What does a restaurant owner do on his very first evening in his new, old Italian joint? When the fanfare and fun fade away?
He delivers pizza.
The daily, dirty work waits for noone.
So began my adventure as a restauranteur.
You would think delivering one pizza wouldn't result in much drama. How hard can being a delivery driver be? This is a question I wish the fates had never given me the answer to.
I may have a Master's Degree, a fair amount of worldly experience and enough common sense to call it uncommon, but I was woefully ill-equipped for such an endeavour.
I was (and still am) challenged when it comes to street names in my own city. I did not yet own a GPS system (something I would rectify in short order). My cellular phone at the time was not-quite-smart, though it had some map functionality.
I was, in short, lost before I even started. However, I felt like I could manage. I'm resourceful. I would take a look at the map on the wall, which would give me enough to work with, and hope for the best. Besides, I could always call either the restaurant or the customer if things went sideways.
Such optimism was greatly misplaced.
Chicago streets are laid out in a grid system. Even lost people can manage this grid. If they don't panic. However, there are a few diagonal streets. Mistake one was starting off an a diagonal.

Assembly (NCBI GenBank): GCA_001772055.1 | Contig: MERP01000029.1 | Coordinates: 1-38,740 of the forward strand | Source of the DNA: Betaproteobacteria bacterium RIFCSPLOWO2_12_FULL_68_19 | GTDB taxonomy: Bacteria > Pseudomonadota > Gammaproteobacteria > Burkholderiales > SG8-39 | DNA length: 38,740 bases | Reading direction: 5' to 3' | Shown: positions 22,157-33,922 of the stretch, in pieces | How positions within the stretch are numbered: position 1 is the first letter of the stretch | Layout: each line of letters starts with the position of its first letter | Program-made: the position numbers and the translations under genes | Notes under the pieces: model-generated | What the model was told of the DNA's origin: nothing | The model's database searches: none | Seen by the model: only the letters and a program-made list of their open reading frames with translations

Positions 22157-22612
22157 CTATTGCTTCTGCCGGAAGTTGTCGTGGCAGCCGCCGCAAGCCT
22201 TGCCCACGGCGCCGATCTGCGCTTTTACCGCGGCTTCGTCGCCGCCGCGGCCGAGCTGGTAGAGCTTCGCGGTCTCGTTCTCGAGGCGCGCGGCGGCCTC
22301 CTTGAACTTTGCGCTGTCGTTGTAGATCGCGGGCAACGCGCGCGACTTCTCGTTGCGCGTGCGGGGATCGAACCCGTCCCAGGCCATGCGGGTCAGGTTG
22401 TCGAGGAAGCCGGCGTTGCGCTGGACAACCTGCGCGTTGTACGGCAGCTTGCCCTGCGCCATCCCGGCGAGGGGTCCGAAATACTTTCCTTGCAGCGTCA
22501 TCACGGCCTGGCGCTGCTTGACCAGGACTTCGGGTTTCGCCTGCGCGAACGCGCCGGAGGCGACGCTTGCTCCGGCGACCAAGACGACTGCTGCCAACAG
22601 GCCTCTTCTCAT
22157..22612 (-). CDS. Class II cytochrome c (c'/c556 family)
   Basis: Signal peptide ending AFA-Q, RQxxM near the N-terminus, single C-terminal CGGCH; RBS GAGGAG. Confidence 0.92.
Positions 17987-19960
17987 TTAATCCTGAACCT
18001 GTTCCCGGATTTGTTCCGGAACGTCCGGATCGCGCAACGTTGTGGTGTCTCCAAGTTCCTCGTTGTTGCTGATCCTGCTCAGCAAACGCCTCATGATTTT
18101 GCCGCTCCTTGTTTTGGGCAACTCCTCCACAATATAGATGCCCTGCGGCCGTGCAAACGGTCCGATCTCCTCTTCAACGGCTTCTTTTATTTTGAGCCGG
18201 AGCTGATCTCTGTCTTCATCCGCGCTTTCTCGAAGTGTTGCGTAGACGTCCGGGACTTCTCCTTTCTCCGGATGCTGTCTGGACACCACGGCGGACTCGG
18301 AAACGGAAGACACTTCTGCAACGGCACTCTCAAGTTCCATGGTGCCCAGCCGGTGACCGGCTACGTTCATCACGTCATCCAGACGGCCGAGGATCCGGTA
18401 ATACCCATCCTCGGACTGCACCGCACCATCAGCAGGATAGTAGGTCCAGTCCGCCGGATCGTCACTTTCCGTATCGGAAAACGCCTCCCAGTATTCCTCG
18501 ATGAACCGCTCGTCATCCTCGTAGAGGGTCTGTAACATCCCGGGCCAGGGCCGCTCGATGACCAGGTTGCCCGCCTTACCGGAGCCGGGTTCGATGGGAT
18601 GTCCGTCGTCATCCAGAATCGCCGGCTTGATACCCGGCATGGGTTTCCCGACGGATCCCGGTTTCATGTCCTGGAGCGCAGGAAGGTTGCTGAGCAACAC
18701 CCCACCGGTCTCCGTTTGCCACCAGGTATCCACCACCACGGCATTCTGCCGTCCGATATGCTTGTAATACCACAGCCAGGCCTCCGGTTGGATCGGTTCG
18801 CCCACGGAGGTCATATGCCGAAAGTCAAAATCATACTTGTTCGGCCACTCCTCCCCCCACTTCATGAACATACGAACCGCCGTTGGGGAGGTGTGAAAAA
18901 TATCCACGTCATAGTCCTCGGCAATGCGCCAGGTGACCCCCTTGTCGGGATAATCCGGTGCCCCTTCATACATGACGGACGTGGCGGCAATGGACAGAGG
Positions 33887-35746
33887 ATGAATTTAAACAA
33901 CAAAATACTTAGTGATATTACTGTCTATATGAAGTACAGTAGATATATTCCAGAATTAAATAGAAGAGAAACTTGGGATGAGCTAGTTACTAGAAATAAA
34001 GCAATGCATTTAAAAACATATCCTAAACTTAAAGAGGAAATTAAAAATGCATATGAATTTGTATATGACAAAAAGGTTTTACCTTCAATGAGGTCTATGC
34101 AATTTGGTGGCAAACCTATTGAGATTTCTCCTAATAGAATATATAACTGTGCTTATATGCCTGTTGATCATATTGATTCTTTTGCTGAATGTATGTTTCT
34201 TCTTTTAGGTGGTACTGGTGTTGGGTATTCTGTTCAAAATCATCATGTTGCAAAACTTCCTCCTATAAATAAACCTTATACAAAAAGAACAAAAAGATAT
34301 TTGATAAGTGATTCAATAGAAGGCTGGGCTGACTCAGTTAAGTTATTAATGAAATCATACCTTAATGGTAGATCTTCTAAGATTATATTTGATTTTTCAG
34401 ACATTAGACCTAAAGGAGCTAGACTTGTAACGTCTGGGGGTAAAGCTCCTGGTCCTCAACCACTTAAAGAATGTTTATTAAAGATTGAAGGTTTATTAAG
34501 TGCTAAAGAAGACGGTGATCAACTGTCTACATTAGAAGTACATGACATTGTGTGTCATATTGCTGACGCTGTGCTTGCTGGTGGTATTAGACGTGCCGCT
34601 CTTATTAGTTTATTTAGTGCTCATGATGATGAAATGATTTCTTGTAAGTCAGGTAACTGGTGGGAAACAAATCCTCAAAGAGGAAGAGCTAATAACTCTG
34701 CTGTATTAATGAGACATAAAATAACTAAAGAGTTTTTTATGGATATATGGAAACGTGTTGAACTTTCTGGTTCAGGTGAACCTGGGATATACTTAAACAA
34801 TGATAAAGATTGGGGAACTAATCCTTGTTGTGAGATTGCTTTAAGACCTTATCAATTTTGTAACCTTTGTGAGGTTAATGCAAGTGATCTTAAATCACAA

There is also the small matter of the Chicago River. This impacts next to nobody. You might cross over a bridge, but otherwise, it is a nonfactor. Unless you need to use one of the few streets that deadend on one side of the river, only to pick back up in the same general area somewhere on the far side of the river. Mistake two was not knowing that I was heading out to just such a street.
Now, we all know that the general population is batshit crazy. Just how crazy they are was something I had never really counted on. Mistake three.
And off I went. Happy as pizza pie. Oh, how naive I was...
Stay tuned for the full, crazy account of my indoctrination into the life of a delivery driver.